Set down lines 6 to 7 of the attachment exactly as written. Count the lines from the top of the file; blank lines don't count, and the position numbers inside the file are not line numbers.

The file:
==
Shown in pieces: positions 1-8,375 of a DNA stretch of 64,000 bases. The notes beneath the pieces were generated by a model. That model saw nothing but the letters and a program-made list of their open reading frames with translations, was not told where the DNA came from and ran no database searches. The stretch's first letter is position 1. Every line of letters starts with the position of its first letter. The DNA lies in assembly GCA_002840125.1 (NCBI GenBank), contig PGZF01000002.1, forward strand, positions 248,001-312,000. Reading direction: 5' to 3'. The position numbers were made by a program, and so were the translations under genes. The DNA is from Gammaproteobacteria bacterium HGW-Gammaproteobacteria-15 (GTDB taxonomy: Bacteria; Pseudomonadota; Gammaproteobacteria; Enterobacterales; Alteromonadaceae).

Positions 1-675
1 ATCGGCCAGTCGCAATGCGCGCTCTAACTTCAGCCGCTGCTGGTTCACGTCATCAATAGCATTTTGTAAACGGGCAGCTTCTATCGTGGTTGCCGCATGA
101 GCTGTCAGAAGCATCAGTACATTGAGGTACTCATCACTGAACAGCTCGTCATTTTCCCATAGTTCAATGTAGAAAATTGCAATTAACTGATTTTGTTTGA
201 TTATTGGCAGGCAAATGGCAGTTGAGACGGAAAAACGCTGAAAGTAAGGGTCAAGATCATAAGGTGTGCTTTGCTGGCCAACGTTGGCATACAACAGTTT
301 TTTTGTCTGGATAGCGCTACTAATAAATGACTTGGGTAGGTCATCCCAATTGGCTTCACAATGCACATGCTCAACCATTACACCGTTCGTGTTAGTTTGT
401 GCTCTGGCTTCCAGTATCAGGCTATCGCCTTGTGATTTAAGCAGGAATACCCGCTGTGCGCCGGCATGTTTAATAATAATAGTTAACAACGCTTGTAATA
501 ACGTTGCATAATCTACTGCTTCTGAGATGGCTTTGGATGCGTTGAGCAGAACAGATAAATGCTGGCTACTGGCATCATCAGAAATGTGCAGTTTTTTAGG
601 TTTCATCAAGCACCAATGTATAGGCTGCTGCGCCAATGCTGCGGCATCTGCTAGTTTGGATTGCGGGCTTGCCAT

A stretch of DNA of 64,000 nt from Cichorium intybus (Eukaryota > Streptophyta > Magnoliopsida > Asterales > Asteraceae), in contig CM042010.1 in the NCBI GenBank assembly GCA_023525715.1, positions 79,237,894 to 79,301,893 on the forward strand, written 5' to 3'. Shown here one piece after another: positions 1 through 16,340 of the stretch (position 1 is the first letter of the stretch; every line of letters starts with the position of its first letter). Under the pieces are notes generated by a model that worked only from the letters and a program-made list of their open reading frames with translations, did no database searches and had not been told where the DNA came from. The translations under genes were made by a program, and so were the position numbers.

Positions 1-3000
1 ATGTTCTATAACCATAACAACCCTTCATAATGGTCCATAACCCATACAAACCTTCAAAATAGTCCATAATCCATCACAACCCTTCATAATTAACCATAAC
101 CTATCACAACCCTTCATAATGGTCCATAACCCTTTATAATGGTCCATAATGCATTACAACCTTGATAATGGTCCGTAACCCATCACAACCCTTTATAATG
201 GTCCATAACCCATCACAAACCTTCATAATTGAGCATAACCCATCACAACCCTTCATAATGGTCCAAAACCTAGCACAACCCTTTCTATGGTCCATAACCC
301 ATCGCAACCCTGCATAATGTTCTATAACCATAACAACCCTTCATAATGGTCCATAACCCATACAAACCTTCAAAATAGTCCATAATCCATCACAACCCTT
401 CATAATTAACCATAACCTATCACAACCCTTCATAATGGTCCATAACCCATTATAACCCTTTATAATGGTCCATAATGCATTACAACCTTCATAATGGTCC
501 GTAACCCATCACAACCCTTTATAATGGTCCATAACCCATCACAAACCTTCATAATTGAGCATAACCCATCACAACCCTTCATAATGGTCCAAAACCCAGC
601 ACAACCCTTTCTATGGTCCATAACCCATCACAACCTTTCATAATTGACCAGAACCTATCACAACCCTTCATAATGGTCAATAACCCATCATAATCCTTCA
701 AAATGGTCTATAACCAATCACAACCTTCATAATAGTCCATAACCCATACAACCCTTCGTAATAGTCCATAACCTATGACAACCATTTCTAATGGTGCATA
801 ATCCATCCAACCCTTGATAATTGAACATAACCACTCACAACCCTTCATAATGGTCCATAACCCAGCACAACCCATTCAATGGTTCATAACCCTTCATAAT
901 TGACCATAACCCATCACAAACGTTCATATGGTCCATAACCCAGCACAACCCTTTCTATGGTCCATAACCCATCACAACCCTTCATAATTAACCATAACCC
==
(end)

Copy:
301 TTTTGTCTGGATAGCGCTACTAATAAATGACTTGGGTAGGTCATCCCAATTGGCTTCACAATGCACATGCTCAACCATTACACCGTTCGTGTTAGTTTGT
401 GCTCTGGCTTCCAGTATCAGGCTATCGCCTTGTGATTTAAGCAGGAATACCCGCTGTGCGCCGGCATGTTTAATAATAATAGTTAACAACGCTTGTAATA